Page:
I did a little searching (I'm NOT a lawyer) and couldn't come up with anything that would explicitly prohibit a company from operating as both in the USA or the EU -- but I'm definitely not authoritative on that.
The definitions are a little fuzzy: airline can mean a few different things in a strict legal sense: there's a big difference between someone flying a few tourists around compared to British Airways or United carrying millions of people. If I can get a type certificate / approval and build an airplane, that makes me a manufacturer. If I then charge people for transportation, I can at least argue that makes me an airline, right?
With that said, like a lot of aviation (particularly airline) questions, I think you'll find that the answer is more tightly coupled to economics than it is law or physics...
Running an "airline" in the conventional sense of the term is an incredibly expensive, high-risk, high-capital, complex operation. Billions of dollars in investment has been poured into that industry over decades, and a large percentage of it has been lost. To be competitive in this space requires extremely specific business skills that are hard to find in general, and even harder to retain.
Running an aircraft manufacturing operation is also very complex, highly-regulated (in lots of different ways) and also requires a set of business, technology, and people resources that are ALSO really really hard to find and keep. There probably aren't more than a dozen "large" aircraft manufacturing operations in the world today, only a handful are in the business of "building airplanes for airlines" in the traditional definitions, and the costs are a huge part of why that's the case. (See also: the exceptional consolidation of both airlines and manufacturers in the last few decades)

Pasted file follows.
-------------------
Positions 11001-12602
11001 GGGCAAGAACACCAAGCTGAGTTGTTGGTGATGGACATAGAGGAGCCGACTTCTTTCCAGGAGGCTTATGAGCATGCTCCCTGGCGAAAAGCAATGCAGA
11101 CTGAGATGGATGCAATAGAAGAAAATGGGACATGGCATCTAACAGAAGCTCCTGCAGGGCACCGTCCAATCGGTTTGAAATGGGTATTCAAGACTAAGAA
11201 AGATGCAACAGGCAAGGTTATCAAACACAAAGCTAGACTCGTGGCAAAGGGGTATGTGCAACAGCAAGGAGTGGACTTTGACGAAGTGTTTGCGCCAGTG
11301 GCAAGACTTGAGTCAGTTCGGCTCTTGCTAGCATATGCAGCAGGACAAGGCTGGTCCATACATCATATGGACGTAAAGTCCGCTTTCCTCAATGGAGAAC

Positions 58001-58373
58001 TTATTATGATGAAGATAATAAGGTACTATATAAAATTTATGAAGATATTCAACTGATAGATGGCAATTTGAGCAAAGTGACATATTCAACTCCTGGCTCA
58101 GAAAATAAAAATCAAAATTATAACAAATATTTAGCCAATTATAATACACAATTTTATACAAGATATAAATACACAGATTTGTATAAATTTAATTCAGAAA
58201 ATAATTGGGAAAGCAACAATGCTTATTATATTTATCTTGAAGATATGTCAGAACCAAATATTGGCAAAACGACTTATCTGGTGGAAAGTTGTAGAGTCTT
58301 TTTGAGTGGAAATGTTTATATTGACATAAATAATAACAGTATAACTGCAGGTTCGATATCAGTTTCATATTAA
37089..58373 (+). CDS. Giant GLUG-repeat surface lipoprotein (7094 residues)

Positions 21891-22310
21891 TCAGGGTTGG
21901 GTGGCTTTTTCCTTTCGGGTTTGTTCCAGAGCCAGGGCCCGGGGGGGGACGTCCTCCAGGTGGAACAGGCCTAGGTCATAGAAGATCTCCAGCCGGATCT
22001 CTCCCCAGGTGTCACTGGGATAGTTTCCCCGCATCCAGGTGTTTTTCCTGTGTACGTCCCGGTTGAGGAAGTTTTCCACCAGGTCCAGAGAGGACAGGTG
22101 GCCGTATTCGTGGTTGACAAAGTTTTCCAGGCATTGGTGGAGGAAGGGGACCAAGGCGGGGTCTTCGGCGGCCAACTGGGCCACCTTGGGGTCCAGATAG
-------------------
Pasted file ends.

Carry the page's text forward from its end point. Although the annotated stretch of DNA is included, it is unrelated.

For your examples, for Boeing to try and operate as an airline would come with some economies of scale (they'd be buying their own airplanes, right?) but would also come with massive additional costs and complexities -- one of the largest being the business problem that they'd be "competing with their own customer base": this is never a fun place for a for-profit enterprise to land.
I was able to come up with only two scenarios where this might happen:
- something like where a "crazed genius billionaire" (Think Richard Branson or Elon Musk or Jeff Bezos?) just decides they want to do both and can put up the monstrous capital required to try.
- A nation-state decides that it's in their national interest to have both a major manufacturer and a national airline, and is willing to fund such an investment. There are certainly arguments that many large airlines and most if not all large manufacturers are the recipients of government support already (though the extent of this and the legality is VERY hotly debated) - so this would also sort of straddle the fence between what is a "company" and what is a "government".